aerial view of minePhoto on the left is undisturbed Boreal forest. The photo on the right is taken from National Geographic.

aerial view of mineThere is one thing yet missing from this comparison though. If what we are talking about here is a direct comparison between synthetic crude oil and solar generated electricity, then we need to look at one of the primary end uses of these forms of energy: transportation.

We shouldn’t really compare BTU for BTU between these two sources of transportation fuel because the end-use efficiencies differ so much. In other words, you can get a lot further on every BTU of energy in an electric car than you can on each BTU of energy in a car with an internal combustion engine. In fact, you can get four times as far! A look at the Nissan Leaf shows that is uses 0.34KWh of energy for every mile that it travels. This is equivalent to 1,160 BTUs. The average fuel economy of cars in America is 19.8 miles per gallon. Let’s be generous and use a figure of 25 miles per gallon. That is the same as saying that the car uses 0.04 gallons every mile (1/25), which is equivalent to 4,564 BTUs. So you can reduce the surface area required by 1/4 (the darker yellow on the graphic) and you will have a more accurate comparison for replacing transportation fuels.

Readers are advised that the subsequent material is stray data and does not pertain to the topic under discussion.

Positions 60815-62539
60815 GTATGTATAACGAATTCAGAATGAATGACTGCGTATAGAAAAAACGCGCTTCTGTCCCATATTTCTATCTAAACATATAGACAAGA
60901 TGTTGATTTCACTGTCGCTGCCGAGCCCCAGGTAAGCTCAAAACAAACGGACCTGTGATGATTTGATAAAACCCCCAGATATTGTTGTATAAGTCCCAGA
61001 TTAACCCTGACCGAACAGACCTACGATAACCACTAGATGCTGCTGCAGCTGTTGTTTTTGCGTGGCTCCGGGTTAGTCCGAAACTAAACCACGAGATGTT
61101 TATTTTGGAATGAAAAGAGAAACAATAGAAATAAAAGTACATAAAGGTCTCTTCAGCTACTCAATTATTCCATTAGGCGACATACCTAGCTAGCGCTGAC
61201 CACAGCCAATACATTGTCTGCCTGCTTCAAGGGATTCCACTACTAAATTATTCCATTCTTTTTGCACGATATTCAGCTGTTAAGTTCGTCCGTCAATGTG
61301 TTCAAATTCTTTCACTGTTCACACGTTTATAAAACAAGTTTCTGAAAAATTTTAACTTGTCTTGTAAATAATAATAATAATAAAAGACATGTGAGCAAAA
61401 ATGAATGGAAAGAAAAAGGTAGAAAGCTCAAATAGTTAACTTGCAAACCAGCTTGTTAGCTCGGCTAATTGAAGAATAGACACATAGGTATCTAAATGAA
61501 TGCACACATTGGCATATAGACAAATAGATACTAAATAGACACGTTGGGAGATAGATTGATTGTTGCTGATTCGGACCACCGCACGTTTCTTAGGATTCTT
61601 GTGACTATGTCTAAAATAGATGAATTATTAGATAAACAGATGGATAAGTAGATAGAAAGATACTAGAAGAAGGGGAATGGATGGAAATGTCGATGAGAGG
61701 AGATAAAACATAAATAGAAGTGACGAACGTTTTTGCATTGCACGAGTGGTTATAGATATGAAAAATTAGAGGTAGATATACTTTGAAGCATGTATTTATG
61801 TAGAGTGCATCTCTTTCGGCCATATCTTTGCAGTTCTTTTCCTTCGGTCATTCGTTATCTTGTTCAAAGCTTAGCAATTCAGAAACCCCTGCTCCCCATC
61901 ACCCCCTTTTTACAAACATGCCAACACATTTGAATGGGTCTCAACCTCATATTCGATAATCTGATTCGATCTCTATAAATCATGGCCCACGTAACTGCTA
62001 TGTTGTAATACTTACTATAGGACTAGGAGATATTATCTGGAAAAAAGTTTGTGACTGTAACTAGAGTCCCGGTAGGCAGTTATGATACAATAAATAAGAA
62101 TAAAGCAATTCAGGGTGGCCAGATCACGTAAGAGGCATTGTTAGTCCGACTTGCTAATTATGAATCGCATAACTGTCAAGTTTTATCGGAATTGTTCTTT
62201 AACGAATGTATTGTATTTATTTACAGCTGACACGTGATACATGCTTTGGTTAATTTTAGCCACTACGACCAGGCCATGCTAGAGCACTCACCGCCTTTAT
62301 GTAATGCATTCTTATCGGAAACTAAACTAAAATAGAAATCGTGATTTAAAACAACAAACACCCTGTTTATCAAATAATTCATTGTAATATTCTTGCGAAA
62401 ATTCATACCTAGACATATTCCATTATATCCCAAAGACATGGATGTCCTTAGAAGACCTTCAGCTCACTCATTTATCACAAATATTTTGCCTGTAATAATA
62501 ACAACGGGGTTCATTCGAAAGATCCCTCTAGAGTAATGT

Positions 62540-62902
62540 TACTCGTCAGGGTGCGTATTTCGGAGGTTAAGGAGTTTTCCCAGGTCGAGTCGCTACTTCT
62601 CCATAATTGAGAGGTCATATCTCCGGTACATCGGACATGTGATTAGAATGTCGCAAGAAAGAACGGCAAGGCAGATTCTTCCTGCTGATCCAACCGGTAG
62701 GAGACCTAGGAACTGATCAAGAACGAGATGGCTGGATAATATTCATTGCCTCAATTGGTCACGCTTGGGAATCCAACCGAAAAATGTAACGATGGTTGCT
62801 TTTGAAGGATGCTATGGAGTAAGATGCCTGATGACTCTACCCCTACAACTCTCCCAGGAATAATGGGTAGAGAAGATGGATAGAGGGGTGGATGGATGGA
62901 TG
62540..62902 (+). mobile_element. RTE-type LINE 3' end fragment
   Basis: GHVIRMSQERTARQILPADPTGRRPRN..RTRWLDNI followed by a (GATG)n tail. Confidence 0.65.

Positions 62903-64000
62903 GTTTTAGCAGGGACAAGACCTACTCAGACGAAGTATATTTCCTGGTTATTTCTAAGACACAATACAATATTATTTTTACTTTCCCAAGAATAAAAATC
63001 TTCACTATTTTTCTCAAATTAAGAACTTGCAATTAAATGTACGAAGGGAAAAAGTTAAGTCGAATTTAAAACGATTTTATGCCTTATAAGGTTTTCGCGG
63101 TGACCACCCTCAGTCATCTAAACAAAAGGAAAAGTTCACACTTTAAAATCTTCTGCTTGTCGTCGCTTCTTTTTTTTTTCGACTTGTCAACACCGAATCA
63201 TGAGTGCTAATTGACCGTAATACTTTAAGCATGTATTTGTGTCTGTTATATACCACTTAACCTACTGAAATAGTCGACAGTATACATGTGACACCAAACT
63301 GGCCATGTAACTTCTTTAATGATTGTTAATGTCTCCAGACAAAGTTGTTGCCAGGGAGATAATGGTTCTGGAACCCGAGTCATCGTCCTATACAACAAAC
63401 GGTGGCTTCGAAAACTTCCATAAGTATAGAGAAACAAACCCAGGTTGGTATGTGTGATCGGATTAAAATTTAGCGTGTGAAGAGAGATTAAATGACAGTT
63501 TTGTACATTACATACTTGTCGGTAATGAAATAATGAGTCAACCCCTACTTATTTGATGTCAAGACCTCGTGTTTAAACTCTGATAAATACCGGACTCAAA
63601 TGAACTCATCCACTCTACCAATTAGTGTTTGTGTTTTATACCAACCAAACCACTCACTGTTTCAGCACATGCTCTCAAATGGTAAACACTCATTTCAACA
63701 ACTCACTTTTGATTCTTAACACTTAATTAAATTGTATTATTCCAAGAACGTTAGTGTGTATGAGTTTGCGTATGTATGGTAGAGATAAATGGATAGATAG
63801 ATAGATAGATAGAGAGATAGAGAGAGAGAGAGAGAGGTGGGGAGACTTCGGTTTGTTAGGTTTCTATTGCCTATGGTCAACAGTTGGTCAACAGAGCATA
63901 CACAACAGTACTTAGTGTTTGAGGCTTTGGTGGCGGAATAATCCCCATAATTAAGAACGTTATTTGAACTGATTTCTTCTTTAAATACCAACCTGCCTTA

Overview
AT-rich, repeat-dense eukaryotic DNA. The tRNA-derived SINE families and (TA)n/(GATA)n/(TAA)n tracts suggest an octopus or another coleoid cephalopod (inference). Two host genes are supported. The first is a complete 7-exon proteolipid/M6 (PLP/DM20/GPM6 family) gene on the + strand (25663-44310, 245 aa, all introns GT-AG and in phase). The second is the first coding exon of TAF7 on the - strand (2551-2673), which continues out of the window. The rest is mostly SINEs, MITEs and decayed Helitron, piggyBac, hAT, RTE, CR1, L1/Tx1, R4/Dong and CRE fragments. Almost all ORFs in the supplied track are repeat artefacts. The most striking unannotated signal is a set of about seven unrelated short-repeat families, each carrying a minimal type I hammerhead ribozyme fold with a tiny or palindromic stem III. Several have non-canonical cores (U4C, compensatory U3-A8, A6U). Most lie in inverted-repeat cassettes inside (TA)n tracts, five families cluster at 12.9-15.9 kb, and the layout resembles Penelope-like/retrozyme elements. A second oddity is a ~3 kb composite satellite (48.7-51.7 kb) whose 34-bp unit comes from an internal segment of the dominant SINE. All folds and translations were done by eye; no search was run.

Given that the tar sands tailings ponds (storage of toxic byproduct water) alone already cover 150 square kilometers, it makes the comparison very enlightening that with not that much more area we could accomplish the same result with no emissions and with an eternally renewable energy source. Perhaps we should start by placing solar panels over the tailing ponds?

The solar power required to replace all of the BTUs of energy contained within the tar sands is significant. There is a lot of energy buried under those forests. But just because the energy is there doesn’t necessarily mean that we have to dig it up. Especially when there are other options that are clearly available to us. They may be more challenging to accomplish and they may require public investment, but doing the right thing should make the effort worthwhile. Otherwise we have decided that it is OK to destroy tens of thousands of kilometers of forest and habitat, and at the same time add hundreds of thousands of tons of CO2 into an atmosphere that is already way past its limit. It is up to us to conserve energy and to create it sustainably. We’ve designed and built more than one 100MW solar power plant before. We can do it if we have the will.